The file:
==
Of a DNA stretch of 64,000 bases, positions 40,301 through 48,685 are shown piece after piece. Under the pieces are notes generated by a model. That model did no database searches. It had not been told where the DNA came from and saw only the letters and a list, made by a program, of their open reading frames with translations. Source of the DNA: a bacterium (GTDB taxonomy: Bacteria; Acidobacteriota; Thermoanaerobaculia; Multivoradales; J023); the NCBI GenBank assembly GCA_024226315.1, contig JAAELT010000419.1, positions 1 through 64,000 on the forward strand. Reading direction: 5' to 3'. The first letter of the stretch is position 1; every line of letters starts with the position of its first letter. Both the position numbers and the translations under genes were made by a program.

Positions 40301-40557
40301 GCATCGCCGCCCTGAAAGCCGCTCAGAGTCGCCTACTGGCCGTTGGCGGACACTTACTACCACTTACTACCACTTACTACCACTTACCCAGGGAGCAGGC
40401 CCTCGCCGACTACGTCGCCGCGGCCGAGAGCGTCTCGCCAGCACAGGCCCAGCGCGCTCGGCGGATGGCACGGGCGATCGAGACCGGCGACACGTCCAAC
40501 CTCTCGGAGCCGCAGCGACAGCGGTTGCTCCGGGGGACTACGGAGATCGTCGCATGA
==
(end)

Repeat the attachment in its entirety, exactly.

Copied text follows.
Of a DNA stretch of 64,000 bases, positions 40,301 through 48,685 are shown piece after piece. Under the pieces are notes generated by a model. That model did no database searches. It had not been told where the DNA came from and saw only the letters and a list, made by a program, of their open reading frames with translations. Source of the DNA: a bacterium (GTDB taxonomy: Bacteria; Acidobacteriota; Thermoanaerobaculia; Multivoradales; J023); the NCBI GenBank assembly GCA_024226315.1, contig JAAELT010000419.1, positions 1 through 64,000 on the forward strand. Reading direction: 5' to 3'. The first letter of the stretch is position 1; every line of letters starts with the position of its first letter. Both the position numbers and the translations under genes were made by a program.

Positions 40301-40557
40301 GCATCGCCGCCCTGAAAGCCGCTCAGAGTCGCCTACTGGCCGTTGGCGGACACTTACTACCACTTACTACCACTTACTACCACTTACCCAGGGAGCAGGC
40401 CCTCGCCGACTACGTCGCCGCGGCCGAGAGCGTCTCGCCAGCACAGGCCCAGCGCGCTCGGCGGATGGCACGGGCGATCGAGACCGGCGACACGTCCAAC
40501 CTCTCGGAGCCGCAGCGACAGCGGTTGCTCCGGGGGACTACGGAGATCGTCGCATGA